When the film “The Hate U Give” was wide-released in theaters on Oct. 9, I eagerly rushed to go see the adaptation of one of my favorite books, crossing my fingers that it would live up to the writings of Angie Thomas.

In both the book and the film, audiences follow the story of a teenager named Starr who witnessed one of her childhood friends, a young black man, shot and killed by a white police officer after a routine traffic stop. Her friend had reached into the car to grab a hairbrush when the officer mistook it for a gun and shot at him.

As the plot unfolds, Starr struggles between deciding whether or not to use her voice as the sole witness to fight for justice for her friend Khalil, which would compromise her safety in her area full of gang violence, poverty and crime. Khalil ignores practically every instruction black families give to their children when they receive “the talk” and it gets him killed.

The film does not serve as an escape. Instead, it holds up a mirror to today’s society in such a way that it feels like you are watching a news story unfold. It is almost as if Khalil becomes an actual black man in the long list of victims that we all know too well. At times it is almost too realistic. It is hard not to get absorbed in the life of Starr and imagine what you would do in her situation.

“The Hate U Give” examines common themes in a young black person’s life that include code-switching, the pressure to dispel stereotypes, avoid being called “ghetto,” black identity and pride and of course, “the talk.”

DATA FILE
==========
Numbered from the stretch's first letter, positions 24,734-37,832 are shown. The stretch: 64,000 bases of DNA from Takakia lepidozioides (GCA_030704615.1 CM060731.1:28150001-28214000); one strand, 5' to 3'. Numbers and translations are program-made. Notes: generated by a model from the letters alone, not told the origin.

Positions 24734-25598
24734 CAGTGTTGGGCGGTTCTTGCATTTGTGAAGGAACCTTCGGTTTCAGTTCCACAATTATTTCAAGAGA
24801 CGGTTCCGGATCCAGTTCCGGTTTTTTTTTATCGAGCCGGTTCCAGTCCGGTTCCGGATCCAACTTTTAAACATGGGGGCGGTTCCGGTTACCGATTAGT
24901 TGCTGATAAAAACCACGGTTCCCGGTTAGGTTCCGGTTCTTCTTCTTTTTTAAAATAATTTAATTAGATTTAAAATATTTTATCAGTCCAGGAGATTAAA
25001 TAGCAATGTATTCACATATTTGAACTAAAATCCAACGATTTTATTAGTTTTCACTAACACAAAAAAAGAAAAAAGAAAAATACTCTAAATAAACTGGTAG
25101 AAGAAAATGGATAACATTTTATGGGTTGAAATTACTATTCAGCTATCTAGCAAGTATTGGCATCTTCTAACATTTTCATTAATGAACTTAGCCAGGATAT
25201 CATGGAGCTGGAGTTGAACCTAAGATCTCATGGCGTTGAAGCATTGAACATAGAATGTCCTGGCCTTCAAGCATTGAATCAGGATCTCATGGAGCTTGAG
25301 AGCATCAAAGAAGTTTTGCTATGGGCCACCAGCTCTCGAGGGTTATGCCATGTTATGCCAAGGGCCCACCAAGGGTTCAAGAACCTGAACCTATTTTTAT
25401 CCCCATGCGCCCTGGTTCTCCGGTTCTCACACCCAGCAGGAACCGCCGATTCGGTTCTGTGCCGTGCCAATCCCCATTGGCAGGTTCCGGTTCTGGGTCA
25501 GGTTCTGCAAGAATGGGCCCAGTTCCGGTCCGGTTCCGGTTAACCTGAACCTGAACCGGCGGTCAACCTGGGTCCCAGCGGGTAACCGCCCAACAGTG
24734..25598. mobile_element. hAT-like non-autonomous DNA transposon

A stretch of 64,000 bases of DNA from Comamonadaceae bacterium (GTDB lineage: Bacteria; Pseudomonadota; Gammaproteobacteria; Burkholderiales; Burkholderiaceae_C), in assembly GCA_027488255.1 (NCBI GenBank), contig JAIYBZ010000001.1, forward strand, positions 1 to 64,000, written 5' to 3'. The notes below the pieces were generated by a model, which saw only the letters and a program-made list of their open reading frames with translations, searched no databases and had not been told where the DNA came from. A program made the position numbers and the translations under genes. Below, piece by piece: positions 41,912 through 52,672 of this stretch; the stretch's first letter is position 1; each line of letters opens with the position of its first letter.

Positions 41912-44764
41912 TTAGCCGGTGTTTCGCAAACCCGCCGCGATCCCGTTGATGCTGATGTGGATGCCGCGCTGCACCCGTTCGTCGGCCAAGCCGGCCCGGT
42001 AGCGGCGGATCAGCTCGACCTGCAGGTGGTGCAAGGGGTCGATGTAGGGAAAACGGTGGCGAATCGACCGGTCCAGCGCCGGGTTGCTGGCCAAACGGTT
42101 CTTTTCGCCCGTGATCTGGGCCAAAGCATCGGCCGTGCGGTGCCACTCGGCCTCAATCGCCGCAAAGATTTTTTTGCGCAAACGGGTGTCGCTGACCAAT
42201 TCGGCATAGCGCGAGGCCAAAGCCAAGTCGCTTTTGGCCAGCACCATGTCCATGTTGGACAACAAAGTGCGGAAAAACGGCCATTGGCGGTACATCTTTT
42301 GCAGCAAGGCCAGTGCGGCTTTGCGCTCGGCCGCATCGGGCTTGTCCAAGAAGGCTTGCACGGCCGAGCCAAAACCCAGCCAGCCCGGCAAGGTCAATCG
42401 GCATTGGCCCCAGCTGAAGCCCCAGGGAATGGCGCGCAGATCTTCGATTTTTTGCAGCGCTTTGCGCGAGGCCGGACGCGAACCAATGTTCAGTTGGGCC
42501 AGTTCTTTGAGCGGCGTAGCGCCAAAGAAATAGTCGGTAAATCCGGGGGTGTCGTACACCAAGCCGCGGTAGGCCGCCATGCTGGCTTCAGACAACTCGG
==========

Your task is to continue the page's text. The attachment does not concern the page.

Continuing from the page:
While many of the experiences Starr goes through are unique to one of a black teenager and the heightened situation of police brutality is not one everyone can relate to, the brilliance of Thomas is the way that she makes it relevant, real and relatable for all audiences in her book and the way George Tillman Jr., the director does so on-screen.

The film’s message is one of late great rapper Tupac Shakur’s sayings, “The Hate U Give Little Infants Fucks Everybody” or “THUG LIFE” and it’s repeated throughout the film.

In some ways, Thomas’s novel is a love letter to Tupac, who she has cited as her inspiration, along with the Black Lives Matter movement and black communities. Beyond that, I feel as if it is a love letter to the generation of us who grew up seeing videos of young black boys like Tamir Rice shot and killed all over our social media.

The generation who watched officer after officer not be indicted for killing black people all over the country. The generation who watched footage of Ferguson burning after the death of Mike Brown. The generation who cannot escape the unimaginable tragedy of police brutality today, whether it directly affects them or not.

The realism of it all is to combat the desensitization our generation has experienced in relation to the killings because of the sheer number of victims. After a while, it becomes natural to scroll past a picture of a young dead black boy on Instagram and move on about your day. Though the picture never fully leaves your mind, this film makes sure it never will.